300 6cyl swap

Mr. Bob

Active member
Yes an F350 is really handy size truck I had severial over the years and like them better than an F250. They are able to haul a quite a lot of weight, my 1965 could do most anything I ever needed to do including moving some smaller buildings like a few two car garages, numorious storage sheds that a used to delivery to customers etc. Mine also had a stake bed with a dump. Your 1986 doesn't really look that bad of shape how much is the frame bent? Does it still drive?
Yeah it still drives I drive it around my yard20210716_121127.jpg20210715_194807.jpg20210716_121239.jpg
 

Mr. Bob

Active member
You cannot get the passenger door open because when he hit me it shoved the bed into the cab which is why the dent is there behind the passenger door on the cab and on the right hand side of the bed is where he hit me and went underneath the truck the bad wobbles around while driving it the only thing that kept the bed on the truck was the U-boats there was wooden blocks between the bed and the frame but those are all busted out now so now the bed sit down on the frame my head hit the back window and shattered it eventually it just fell out I sold the back tires off of it I'll try to get some pictures when it's daylight of where the frame is bent
 

Mr. Bob

Active member
You cannot get the passenger door open because when he hit me it shoved the bed into the cab which is why the dent is there behind the passenger door on the cab and on the right hand side of the bed is where he hit me and went underneath the truck the bad wobbles around while driving it the only thing that kept the bed on the truck was the U-boats there was wooden blocks between the bed and the frame but those are all busted out now so now the bed sit down on the frame my head hit the back window and shattered it eventually it just fell out I sold the back tires off of it I'll try to get some pictures when it's daylight of where the frame is bent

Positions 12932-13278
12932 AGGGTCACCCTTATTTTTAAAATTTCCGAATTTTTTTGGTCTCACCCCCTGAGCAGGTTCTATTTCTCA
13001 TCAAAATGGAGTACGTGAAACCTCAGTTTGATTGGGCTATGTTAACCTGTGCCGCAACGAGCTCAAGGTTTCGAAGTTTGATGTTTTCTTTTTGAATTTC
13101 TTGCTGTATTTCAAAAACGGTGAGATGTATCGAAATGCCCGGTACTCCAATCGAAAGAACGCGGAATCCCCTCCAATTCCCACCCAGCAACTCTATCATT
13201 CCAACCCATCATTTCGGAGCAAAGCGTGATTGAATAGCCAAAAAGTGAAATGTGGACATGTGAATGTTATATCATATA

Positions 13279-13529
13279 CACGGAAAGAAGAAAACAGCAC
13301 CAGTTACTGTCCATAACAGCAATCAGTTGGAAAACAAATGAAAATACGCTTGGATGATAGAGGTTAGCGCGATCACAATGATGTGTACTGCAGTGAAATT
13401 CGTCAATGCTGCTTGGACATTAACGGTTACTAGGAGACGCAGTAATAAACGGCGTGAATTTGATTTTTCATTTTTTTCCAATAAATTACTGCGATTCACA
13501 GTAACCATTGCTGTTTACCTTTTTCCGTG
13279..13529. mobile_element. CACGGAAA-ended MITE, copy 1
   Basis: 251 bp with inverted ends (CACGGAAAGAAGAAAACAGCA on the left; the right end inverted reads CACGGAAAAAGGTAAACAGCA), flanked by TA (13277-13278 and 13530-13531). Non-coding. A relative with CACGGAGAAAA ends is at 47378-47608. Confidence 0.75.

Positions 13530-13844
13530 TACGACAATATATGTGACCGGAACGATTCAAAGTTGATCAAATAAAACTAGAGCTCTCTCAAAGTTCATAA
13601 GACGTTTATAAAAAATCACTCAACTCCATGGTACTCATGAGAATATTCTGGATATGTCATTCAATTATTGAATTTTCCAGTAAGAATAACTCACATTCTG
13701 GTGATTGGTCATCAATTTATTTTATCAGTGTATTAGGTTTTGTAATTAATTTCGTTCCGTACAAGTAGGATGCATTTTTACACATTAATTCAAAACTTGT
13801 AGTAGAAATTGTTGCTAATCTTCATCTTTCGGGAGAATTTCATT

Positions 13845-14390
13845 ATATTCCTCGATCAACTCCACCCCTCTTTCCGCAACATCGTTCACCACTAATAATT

The pictures showing the driver side of the truck that's about how much spacing was between the bed and the cab before he hit me as you can see on the passenger side of the truck there's not as much spacing now because the bed is sitting crooked
 

Mr. Bob

Active member
The pictures showing the driver side of the truck that's about how much spacing was between the bed and the cab before he hit me as you can see on the passenger side of the truck there's not as much spacing now because the bed is sitting crooked
That bed is diamond plate flooring overlaid on top of two by sixes didn't damage the bed except for in that one corner and crack some welds
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bubba22349

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I have done lots of body and paint work and to me that Cab corner isnt all that bad I think I could straighten the corner out in an hour or two with a Porta A Power (or even a good larger base bottle jack) at least enough to make the door open and close again. By putting a wood block in the cab just beside the corner at the outside door handle height and using the jack or porta a power to push about six inch above the door handle its not going to have to move very much to get the door gap back into line again so it will open looks like roughly 3/8 to 1/2 inch in the picture. It would of course take severial more hours (4 to 6) in metal working and prepping if you were ever wanting to get it back closer to its original condition and do a repaint of that corner. The rest of the back of the cab I can't really see any other damage to it. And the back window frame still looks like it's nice and straight were you could just install another new or used glass into it, those small flat glass windows are real easy to install using a cord to pull them into place. The bed could be unbolted and set or blocked up on 4 55 Gallion Druns and drive out from under it. With the bed removed it would make it much easier to work on the cab and rear frame section.